Question about Doping/electrons & holes

Discussion in 'Physics' started by EGY5, Sep 22, 2008.

  1. EGY5

    Thread Starter New Member

    Sep 22, 2008
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    If I understand this all correctly, semiconductors have a small bandgap which their electrons can overcome thru thermal excitations. When an electron jumps the gap, it creates two carriers, an electron and a hole.

    Doping increases the carrier concentration by replacing an Si atom with B or P, which has either 3 or 5 electrons for P or N type doping.

    If this is correct, then my question is why are the donor atoms treated as Si atoms within the lattice? In the case of B it has one less electron, but it also has one less proton, so shouldn't that yeild a different internal potential/orbitals and hence different interactions with the surrounding Si atoms? And if that takes place, wouldn't the surrounding Si atoms have their behavior change due to the decreased charge within the lattice?

    Hopefully this question makes sense :confused:
     
  2. bertus

    Administrator

    Apr 5, 2008
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  3. scubasteve_911

    Senior Member

    Dec 27, 2007
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    If this is correct, then my question is why are the donor atoms treated as Si atoms within the lattice?

    How are they treated as Si atoms? Usually, the dopant is treated as a concentration within the Si lattice. Check out how the molecular structure is represented.

    http://hyperphysics.phy-astr.gsu.edu/hbase/solids/dope.html#c2

    Semiconductor physics is very difficult to understand, it will take many years of research to get a good grasp. I took a course last semester and was completely baffled, it's a strange world :( Although I did manage a 72 in the class, I am still pretty clueless..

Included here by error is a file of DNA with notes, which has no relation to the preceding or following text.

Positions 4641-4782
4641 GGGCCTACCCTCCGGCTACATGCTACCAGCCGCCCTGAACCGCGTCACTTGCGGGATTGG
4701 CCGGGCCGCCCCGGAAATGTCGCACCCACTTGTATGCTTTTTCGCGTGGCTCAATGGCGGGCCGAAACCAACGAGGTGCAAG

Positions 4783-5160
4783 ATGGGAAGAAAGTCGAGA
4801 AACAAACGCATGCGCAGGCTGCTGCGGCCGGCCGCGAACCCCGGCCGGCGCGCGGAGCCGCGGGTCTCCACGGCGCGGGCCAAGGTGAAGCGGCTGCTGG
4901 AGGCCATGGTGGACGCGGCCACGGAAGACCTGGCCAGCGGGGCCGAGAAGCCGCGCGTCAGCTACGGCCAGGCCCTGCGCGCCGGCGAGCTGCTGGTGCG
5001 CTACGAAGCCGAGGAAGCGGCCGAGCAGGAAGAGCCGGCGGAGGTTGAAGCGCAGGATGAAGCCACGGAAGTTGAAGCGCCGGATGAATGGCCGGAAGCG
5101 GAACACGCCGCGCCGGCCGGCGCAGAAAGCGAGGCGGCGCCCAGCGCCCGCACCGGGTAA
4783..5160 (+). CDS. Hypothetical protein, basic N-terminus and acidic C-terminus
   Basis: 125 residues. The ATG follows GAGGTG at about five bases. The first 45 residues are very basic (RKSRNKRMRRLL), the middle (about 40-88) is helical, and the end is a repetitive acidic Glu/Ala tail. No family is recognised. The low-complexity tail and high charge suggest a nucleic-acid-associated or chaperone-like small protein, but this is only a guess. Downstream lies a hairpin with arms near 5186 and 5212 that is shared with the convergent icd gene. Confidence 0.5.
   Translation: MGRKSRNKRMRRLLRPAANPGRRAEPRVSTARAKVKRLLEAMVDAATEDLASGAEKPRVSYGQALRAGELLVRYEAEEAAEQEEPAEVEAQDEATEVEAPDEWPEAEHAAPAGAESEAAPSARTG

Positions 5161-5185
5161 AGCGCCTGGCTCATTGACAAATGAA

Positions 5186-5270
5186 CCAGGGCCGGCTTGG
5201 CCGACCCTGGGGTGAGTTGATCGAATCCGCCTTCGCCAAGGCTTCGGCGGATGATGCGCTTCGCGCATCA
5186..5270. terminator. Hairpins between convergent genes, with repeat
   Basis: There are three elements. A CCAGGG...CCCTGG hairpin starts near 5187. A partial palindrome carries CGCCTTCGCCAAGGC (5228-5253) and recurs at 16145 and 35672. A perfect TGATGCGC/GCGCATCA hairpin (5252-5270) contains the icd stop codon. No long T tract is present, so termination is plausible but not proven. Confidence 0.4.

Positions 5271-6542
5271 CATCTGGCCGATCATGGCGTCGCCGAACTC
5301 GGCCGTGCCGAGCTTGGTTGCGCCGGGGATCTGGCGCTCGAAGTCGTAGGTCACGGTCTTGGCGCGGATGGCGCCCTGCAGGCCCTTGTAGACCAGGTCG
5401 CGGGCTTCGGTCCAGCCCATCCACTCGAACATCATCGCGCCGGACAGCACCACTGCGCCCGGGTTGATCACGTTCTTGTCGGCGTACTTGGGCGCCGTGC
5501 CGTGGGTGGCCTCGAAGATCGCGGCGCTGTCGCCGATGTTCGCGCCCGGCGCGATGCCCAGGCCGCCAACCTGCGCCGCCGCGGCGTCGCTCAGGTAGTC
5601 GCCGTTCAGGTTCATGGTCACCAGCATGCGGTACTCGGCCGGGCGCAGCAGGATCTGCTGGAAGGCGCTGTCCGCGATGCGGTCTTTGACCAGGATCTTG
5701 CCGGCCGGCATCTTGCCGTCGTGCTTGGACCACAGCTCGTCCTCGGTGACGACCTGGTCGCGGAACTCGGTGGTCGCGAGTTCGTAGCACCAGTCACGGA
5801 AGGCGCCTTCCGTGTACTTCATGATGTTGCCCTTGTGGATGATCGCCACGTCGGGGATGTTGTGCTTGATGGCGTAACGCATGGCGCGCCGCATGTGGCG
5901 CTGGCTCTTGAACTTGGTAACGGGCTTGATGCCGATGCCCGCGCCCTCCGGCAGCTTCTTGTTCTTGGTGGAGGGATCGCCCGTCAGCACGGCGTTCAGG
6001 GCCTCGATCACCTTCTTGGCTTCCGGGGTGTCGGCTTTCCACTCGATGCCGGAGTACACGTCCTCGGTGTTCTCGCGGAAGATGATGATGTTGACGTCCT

Steve
     
  4. EGY5

    Thread Starter New Member

    Sep 22, 2008
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    I meant more locally than macroscopic concentrations. I guess a better way to phrase my question was:

    If you are literally replacing a Si atom with a B or P atom, then why are the electrons of the surrounding Si atoms bonding with the B or P atom in the same manner as a Si atom (leaving the holes or electrons) when they are subject to a different potential?
     
  5. scubasteve_911

    Senior Member

    Dec 27, 2007
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    Sorry, your question is pretty confusing.

    Okay, a B or P atom gets added to some silicon. The impurity atom is now within the lattice structure.

    You are asking, why the Si atoms are bonding with the impurity atoms in the same 'manner' as an Si atom when they are subject to a different potential.

    Some undefined parts of your question are. What do you mean by 'manner' in this case? Secondly, what leads you to believe that they are bonding in the same way at different potentials?

    Steve

    I'm assuming you understand the type of bond occuring on the molecular level, is that correct? Much of the understanding of semiconductor has to do with quantum mechanics; thus, much probabilities and energy states.
     
  6. EGY5

    Thread Starter New Member

    Sep 22, 2008
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    I apologize if my question was confusing. Your questions about my question (confusing right) straightened me out I think. I assumed that different orbitals would lead to different bonding, but I guess the bonds between Si and B or Si and P atoms are still sigma bonds, which would make the whole thing make sense.

    Thanks
     
  7. scubasteve_911

    Senior Member

    Dec 27, 2007
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    Well, that's a first! Question a question and get an answer :p

    I kind of decided that understanding semiconductors is a lost cause for me, since I am more of an applied science kind of guy. It was an interesting course though.

    Steve
     
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